Whilst he also painted superb landscapes, and clearly enjoyed painting well-to-do women in fabulous dresses, Klimt didn’t shirk the need for the artist to engage with the sexual and the erotic in the quest to illustrate and depict the human condition, which after all is surely the foremost duty of any artist. Human love, tenderness, desire and intimacy are at the very heart of our lives, or at least ought to be.

Human sexuality is mysterious and yet enormously important for most of us, and the role of the artist is surely to shed light on the emotional and spiritual aspects of our instinctual drives. But how many of us have been enriched and enlightened in this way? How many artists down the centuries have been capable of engaging with such challenging subject matter? It’s impossible to see Klimt’s work and not reflect on ourselves, our sexuality, our desires, our ideas of beauty, our need for kissing, for intimacy, for holding someone close, for physical union.

One of my favourite Klimt paintings, Nuda Veritas, The Naked Truth, is very explicit. A curvaceous nude with lovely auburn hair cascading over her shoulders stands facing the viewer, with lips and legs slightly apart, holding up a round mirror, in which we see our own reflection.

She’s a tall, proud, unabashed figure, asserting her nakedness and beauty, her naturalness, her attractiveness. Her only adornments are a few white daisies, which she’s fastened in her hair. But she’s confronting us with the mirror - daring us to look in it and thereby become aware of our own reactions to her. So what are they? Admiration? Appreciation? Attraction? Desire? Fear? Embarrassment? Envy? Resentment?

She’s not being deliberately provocative - she just IS. As pure and innocent and unadorned as any living creature. Klimt is giving us the naked truth - about another human soul, and about ourselves - if we only care to look. Yes folks - underneath those gorgeous dresses and gowns, this is what women actually look like. Is this a problem? Is this pornography? Or is it a source of awe and wonder, joy and fulfillment?

The printed guide to the exhibition describes the city of Vienna at the turn of the century, and says it was a place where “Sigmund Freud’s theories positing sexuality as a liberating force were highly influential, contributing to an overarching atmosphere of eroticism.” It goes on to say that “Against this backdrop Klimt put the female form centre-stage, oscillating between the extremes of woman as immaculate virgin and sinful seductress.”

The oscillation is the interesting part. Klimt is too much of a realist to have a simplistic view of women as either virtuous virgins, wives and mothers on the one hand, or whores on the other. As an artist he recognizes that every woman contains within her all the stereotypes, and travels through life, whether or not she admits it to herself or others, somehow oscillating between all of them. A woman’s capacity to experience arousal and desire may be stunted or wrapped in chains and vows, but the point is that she has the potential to experience and express herself and her needs sexually. And this was not a commonly accepted view prior to Freud and Klimt and the Secessionists.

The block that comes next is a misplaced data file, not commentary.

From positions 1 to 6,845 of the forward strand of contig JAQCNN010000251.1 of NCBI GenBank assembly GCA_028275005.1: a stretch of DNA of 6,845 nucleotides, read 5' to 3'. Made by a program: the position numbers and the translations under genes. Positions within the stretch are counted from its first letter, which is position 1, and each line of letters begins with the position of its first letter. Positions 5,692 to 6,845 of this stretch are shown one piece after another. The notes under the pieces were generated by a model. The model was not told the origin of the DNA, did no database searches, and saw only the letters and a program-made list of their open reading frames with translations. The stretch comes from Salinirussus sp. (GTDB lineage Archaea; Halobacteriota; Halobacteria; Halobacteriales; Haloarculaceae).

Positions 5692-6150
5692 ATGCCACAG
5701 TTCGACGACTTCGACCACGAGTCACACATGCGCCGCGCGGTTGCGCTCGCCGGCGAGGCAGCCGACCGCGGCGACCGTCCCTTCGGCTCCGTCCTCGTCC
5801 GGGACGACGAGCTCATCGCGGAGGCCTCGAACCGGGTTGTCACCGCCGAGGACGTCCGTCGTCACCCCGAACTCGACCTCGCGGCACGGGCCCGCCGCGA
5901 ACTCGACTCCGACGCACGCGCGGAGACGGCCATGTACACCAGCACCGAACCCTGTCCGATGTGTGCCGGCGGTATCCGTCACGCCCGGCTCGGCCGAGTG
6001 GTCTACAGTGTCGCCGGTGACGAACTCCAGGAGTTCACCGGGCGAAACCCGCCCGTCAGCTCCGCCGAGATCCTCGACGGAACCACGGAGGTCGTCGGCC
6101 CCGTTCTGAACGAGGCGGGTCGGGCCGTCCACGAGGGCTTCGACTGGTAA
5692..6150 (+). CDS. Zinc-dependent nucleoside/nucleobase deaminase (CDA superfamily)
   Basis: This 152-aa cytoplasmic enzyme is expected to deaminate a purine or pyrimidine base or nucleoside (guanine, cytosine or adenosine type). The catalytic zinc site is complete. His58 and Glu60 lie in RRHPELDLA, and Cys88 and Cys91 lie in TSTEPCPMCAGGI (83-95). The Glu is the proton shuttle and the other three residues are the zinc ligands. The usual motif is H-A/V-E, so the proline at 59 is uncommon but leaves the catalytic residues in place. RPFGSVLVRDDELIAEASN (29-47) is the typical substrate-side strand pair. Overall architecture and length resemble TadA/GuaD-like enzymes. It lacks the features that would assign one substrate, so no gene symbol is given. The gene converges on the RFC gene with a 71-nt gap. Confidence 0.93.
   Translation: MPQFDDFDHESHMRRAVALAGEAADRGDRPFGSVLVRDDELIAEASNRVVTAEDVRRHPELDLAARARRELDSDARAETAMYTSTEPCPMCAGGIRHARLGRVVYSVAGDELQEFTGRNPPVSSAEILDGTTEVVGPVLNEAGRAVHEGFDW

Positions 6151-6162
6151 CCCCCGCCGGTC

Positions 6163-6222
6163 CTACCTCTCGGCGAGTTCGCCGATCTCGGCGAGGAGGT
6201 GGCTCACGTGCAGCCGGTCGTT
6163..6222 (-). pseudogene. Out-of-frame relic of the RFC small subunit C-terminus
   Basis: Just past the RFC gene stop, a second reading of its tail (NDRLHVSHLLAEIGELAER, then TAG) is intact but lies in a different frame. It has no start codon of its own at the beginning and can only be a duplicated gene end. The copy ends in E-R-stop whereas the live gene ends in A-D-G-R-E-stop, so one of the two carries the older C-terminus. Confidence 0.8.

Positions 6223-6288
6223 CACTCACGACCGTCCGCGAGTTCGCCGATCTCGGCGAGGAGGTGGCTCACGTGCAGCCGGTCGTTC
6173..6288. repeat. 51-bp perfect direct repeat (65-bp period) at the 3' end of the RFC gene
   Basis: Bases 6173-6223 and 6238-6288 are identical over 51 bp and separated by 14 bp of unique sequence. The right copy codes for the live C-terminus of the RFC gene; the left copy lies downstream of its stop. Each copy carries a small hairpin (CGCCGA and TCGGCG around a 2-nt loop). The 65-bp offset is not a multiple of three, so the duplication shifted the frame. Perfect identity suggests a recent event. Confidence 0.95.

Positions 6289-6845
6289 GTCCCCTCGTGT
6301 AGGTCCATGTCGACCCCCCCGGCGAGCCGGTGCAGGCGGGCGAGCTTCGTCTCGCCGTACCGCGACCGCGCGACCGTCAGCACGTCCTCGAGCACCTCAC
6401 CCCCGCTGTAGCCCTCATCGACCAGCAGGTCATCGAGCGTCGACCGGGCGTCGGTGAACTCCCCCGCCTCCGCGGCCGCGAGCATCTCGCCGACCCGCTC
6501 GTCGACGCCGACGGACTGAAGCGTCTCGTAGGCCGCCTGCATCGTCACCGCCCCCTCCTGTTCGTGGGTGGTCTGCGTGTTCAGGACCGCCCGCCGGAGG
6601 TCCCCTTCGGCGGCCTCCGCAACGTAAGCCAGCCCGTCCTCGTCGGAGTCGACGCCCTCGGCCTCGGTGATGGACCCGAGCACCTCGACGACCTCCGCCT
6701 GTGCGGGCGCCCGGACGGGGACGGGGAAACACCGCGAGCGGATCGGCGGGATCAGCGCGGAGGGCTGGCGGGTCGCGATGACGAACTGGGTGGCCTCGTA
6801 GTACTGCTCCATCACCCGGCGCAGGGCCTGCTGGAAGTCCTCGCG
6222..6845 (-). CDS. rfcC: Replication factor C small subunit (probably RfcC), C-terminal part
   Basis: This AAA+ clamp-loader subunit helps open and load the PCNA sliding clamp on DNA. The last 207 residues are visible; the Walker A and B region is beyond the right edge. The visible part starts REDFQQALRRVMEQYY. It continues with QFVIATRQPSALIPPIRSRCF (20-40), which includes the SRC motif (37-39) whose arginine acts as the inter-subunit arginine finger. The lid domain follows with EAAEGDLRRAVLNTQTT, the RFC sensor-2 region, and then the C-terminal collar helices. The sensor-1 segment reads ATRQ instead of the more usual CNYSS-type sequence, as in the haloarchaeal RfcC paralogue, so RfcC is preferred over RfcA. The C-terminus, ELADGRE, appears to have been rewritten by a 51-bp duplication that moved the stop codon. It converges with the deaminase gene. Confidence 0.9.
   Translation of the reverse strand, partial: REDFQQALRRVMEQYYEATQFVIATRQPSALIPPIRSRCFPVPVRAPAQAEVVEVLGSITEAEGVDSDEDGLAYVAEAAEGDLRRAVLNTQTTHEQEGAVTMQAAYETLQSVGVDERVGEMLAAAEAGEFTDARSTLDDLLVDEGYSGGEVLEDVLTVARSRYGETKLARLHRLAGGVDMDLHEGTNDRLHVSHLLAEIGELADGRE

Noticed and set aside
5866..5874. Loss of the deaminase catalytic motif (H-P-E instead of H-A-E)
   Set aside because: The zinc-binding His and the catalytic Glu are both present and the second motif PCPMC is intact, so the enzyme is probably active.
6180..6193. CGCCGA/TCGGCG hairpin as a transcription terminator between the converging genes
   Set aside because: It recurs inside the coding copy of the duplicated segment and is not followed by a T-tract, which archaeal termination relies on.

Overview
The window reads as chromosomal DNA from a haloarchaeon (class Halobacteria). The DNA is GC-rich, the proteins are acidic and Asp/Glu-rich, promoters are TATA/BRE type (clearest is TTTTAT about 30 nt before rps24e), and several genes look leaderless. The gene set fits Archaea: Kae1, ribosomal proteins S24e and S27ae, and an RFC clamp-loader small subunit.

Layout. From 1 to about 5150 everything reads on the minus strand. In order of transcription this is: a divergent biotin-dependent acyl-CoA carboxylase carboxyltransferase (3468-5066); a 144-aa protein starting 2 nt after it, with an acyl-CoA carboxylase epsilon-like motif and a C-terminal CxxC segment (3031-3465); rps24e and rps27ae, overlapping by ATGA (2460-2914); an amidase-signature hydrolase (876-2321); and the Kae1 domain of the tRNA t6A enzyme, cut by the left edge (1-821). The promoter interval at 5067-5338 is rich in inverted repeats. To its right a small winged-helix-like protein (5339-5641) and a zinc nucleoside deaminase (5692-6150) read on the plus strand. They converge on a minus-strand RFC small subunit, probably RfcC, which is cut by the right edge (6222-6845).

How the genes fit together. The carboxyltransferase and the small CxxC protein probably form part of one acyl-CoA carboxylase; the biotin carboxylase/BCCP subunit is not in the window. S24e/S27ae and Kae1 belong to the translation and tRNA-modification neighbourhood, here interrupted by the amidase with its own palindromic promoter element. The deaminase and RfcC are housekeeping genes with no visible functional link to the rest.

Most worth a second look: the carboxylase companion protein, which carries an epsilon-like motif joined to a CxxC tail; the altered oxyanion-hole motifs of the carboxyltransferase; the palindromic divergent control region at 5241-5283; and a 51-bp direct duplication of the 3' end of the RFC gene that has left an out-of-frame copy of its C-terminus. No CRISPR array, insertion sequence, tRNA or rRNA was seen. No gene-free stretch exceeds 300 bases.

The Tate’s booklet tells us that Klimt’s drawings “record the artist’s private investigation and explicit celebration of female sexuality”. And this is where he was such an iconoclast and pioneer - not only celebrating female sexuality, but doing it so explicitly. And for this alone, if for nothing else, he deserves recognition and praise.

Some of the other great pictures in the exhibition include portraits of Hermine Gallia, Eugenia Primavesi, Joseph Pembauer and Helene Klimt. There’s also the stunning Adam and Eve, Judith II, and The Three Ages of Women.

Finally, there’s a reproduction of the Beethoven Frieze, at eye level around three walls of a room. And it’s a truly symphonic piece of work, with so many elements that are in turn elegiac, erotic, spiritual, carnal, joyful, melancholic, lyrical and simply beautiful. One of the newspaper reviews dismisses it as merely a reproduction and not worth including in the exhibition, but for those of us who’ve had to make do with looking at disconnected details in books, and who aren’t likely to be visiting the original in Vienna any time soon, many thanks.